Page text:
Know Your Lore: Xavius, The Nightmare Lord
He wanted to set the world on fire, but not to destroy it.
Xavius, today known by such epithets as The First Satyr and The Nightmare Lord, was once among the highest of the Highborne, the acknowledged masters of Kaldorei society, second only to Queen Azshara herself. A prodigiously talented and skilled wielder of the arcane, Xavius spearheaded the ancient night elves exploration of the Well of Eternity and the unfathomable power it contained. A power that he was convinced only the Kaldorei, and of them really only the Highborne, should have. In time he grew arrogant, contemptuous of other races he deemed inferior to his own people.
And yet, although he deemed himself cold, aloof from matters of emotion and utterly immune to his Queen’s legendary allure, he still desired to win her approval by an act of ultimate devotion. Xavius would burn the world, scouring it clean of the lesser races, and use the power of the Well to remake a new paradise in the image of Azshara herself. But how much of this plan was his originally? It’s impossible to say. Because while exploring the power of the Well of Eternity, Xavius drew attention from beyond Azeroth. The very singular attention of a specific being, powerful beyond comprehension, who would in an instant alter everything in Xavius’ life.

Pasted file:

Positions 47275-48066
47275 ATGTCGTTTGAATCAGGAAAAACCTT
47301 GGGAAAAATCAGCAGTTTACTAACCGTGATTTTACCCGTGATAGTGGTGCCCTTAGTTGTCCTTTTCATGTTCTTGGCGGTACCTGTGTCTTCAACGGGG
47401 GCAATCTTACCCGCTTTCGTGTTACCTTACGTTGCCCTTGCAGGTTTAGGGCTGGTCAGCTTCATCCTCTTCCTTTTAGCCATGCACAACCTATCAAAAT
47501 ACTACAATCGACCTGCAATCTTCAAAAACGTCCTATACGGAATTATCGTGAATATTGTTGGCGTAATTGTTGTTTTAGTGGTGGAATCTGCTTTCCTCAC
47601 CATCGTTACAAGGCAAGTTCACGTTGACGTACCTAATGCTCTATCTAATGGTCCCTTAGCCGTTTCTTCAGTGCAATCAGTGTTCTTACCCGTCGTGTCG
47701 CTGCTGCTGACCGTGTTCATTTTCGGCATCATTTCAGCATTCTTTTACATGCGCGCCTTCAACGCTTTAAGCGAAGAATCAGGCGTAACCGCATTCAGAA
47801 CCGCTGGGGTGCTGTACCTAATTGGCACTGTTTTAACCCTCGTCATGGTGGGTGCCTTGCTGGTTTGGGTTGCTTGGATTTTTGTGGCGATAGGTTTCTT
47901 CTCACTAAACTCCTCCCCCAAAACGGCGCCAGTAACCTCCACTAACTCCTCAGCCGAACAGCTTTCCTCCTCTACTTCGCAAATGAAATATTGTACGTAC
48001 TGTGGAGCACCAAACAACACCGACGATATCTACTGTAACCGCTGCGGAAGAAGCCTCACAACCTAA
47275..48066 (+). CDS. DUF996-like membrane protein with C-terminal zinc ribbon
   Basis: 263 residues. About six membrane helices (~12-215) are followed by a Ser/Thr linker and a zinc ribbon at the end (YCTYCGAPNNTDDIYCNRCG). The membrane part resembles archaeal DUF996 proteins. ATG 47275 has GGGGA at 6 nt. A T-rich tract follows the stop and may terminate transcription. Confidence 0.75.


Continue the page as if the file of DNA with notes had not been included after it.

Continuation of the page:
Before the Burning Shadow
Before he was a monster, Xavius was a different kind of monster.
We know little of his life before the War of the Ancients. By the time we first see him, he is already Xavius, trusted councilor to Queen Azshara, the perceived greatest worker of magic in the world. (We now know that Azshara was always his superior in power, and perhaps he ranked behind the Stormrage brothers — depending on how we view the power of the Priesthood of Elune, he likely ranks below Tyrande Whisperwind as well.) When Azshara had her palace built on the shores of the Well of Eternity, Xavius was the natural choice to begin the project of studying it. As time passed, the Highborne drew so much magic from the Well that its waters turned black and storms erupted over its surface. Yet even that wasn’t enough for Xavius.
It’s clear that despite his protestations to the contrary, Xavius was deeply enamored with his Queen. His proposal to remake the world in her image was calculated to win her approval, but it was also sincere. Xavius, despite cultivating an air as calculatingly rational, was perhaps even more ensnared by his Queen’s allure than any other of the Highborne. But even that wasn’t his greatest flaw. His colossal arrogance led him to probe too quickly and deeply into the Well, and created a magical disturbance that echoed out into the very Twisting Nether, declaring to everything that lived there here we are.
And to Xavius’ ultimate damnation, something noticed.
It’s hard to say how much of Xavius’ mind was left after encountering the will of Sargeras. The Dark Titan might well have simply crushed everything in Xavius he didn’t find useful, but to be fair, Xavius was already someone who would commit global genocide simply to impress a woman he knew would never love him. Soon Xavius introduced his Queen to Sargeras’ presence, and explained how they could make the plan a reality — by using the power of the Well, a portal sufficient to allow Sargeras to enter Azeroth bodily could be constructed. Considering Sargeras to be a worthy consort, Azshara willingly allowed Xavius to begin draining the power of the Well into the creation of a portal, allowing the demons of the Burning Legion to step bodily forth into our world for the first time.